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For the Freshest Hops, You Gotta Hop on The Plane

For the Freshest Hops, You Gotta Hop on The Plane

There are beers made with fresh hops, and then there are beers made with FRESH hops. This is a tale about the latter. It’s also about the brewery owners who fly their own planes to get the freshest of the freshest, plus the good they do with some of the profits from their beer that could benefit us all.

Pilots Turned Brewery Owners

FlyteCo Founders | Photo Courtesy of Malvitz Photography

“Ever since I was little, I have been huge into aviation,” says Eric Serani, co-founder of Denver’s FlyteCo Brewing. “My grandfather had a couple planes. He was big into homebuilding planes in his house with his friends through an organization called the Experimental Aircraft Association.”

When Serani was three, he took his first plane ride in his grandfather’s 1946 Aeronca Champion, a single-engine plane that seats two. On his 16th birthday, he took his first solo flight in that same plane.

“I kept going from there. Unfortunately, my grandfather passed away before my 17th birthday, which is when you can get your private pilot’s license,” says Serani. “His group of friends at the local Experimental Aircraft Association chapter stepped in and gave me a scholarship so that I could fly airplanes that had more instruments and get my private pilot’s license.”

Serani is “extremely grateful” for what his grandfather’s friends did for him, and that gratitude informs much of what he and his partners at FlyteCo do now.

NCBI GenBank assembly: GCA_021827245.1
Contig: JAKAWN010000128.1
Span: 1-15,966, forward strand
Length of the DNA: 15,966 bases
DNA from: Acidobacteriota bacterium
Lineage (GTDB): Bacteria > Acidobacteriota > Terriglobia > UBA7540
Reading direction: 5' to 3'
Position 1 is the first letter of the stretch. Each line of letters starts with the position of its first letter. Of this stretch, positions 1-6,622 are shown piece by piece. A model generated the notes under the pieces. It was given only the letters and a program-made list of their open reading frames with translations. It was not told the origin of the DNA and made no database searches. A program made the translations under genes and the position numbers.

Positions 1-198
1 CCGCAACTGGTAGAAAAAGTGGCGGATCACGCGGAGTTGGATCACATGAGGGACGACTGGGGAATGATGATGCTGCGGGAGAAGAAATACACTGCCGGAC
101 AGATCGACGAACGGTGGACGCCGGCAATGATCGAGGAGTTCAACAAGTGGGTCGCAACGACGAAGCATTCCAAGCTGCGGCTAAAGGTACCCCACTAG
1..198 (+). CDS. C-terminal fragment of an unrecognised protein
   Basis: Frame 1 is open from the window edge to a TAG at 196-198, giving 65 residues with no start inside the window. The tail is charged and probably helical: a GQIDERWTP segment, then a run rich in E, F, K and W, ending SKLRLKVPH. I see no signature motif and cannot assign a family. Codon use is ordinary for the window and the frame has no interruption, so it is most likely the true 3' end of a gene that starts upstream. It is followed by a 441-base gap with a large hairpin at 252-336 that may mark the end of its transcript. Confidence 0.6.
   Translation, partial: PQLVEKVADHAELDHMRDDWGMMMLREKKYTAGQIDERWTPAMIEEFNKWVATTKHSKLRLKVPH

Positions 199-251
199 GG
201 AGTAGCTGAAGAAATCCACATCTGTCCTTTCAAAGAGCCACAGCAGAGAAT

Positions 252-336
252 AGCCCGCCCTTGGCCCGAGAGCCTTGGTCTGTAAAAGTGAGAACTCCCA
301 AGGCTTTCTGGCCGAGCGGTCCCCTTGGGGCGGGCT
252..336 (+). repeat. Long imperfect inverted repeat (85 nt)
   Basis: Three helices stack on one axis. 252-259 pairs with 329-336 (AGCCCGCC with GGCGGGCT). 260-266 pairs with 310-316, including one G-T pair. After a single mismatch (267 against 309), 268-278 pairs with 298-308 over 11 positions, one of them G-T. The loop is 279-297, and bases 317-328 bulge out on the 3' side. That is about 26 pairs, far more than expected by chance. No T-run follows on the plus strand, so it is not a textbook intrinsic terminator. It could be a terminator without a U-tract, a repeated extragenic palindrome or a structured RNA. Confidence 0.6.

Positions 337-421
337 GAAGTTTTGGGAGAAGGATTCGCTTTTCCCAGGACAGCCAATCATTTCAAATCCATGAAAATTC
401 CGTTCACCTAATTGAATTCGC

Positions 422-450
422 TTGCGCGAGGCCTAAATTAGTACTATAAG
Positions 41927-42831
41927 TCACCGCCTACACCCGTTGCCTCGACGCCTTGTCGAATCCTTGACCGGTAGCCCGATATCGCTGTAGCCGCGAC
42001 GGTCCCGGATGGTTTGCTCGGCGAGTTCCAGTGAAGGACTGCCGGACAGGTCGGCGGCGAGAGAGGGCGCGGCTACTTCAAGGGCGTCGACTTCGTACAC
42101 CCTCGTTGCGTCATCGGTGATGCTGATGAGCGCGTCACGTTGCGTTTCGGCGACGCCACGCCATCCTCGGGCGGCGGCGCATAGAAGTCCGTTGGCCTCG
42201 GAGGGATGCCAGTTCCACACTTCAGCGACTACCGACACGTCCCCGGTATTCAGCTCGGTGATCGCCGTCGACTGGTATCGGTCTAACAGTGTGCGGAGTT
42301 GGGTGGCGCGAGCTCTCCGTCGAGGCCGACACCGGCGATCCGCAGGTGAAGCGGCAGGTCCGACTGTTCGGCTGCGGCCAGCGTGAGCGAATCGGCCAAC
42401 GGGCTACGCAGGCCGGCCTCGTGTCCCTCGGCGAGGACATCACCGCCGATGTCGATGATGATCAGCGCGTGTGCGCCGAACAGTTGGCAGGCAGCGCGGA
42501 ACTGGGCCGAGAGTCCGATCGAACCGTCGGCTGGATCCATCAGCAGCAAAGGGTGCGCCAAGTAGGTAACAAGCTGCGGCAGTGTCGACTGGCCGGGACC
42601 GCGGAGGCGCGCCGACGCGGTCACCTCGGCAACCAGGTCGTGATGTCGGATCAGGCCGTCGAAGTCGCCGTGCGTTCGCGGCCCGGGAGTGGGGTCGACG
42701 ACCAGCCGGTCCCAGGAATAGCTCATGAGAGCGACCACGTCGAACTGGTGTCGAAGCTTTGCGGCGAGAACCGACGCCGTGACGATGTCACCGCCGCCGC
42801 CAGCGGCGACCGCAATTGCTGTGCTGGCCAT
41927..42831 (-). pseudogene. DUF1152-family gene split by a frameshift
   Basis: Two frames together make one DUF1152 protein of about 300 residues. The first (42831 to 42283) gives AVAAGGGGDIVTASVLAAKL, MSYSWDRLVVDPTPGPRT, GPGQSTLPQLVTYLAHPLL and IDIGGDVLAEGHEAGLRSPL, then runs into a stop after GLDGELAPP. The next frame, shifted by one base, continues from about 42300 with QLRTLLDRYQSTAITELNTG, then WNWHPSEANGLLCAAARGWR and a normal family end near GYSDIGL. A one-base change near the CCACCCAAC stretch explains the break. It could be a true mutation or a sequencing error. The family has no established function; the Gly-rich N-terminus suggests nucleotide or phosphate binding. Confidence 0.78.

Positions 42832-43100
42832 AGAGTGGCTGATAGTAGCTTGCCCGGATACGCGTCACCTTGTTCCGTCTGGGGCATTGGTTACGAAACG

While attending University of Colorado as an aerospace engineering student, Serani met the first of his two FlyteCo partners, Jason Slingsby. He and Slingsby started brewing beer together when Serani’s brother-in-law gave him a home brewing kit for his 21st birthday. Slingsby, who was studying chemical engineering and also came from a family of pilots, helped him make beer that at first was “probably not the greatest.”

Slingsby continued to improve his brewing skills, wanting to create a perfectly balanced beer. Over the years, even after they graduated from college, Serani would build him contraptions—like temperature-controlled fermentation chambers—to help him along. Slingsby is now the head brewer for FlyteCo.

Eventually, Serani bought a home in Denver and moved next to Morgan O’Sullivan, who would complete the trio that launched FlyteCo. Through a series of large neighborhood barbecues where Slingsby would brew the beer and O’Sullivan would invite local chefs to do the cooking, a brewery idea began to form. 

In March 2019, Serani, Slingsby, and O’Sullivan, who all happen to share a passion for the unlikely combination of homebrewing and aviation, opened FlyteCo in Denver. 

From Vine to Kettle 

FlyteCo Beer | Photo Courtesy of Dustin Holstein

Supply chain-wise, Denver is a convenient place to open a brewery. 

“We’re centrally located in the country and we can get pretty much any ingredient, any hops, from anywhere,” says Serani. Denver’s vibrant beer culture there means that FlyteCo can get many of its needs from the same local homebrew store Serani and Slinsby used when they were homebrewers, or from a massive local brewers supply group. 

Unsurprisingly, it’s also not difficult for FlyteCo to source hops. Hops can come from all over. They’re dried into pellets. The dried pellets travel well and are useful long after they’re dried.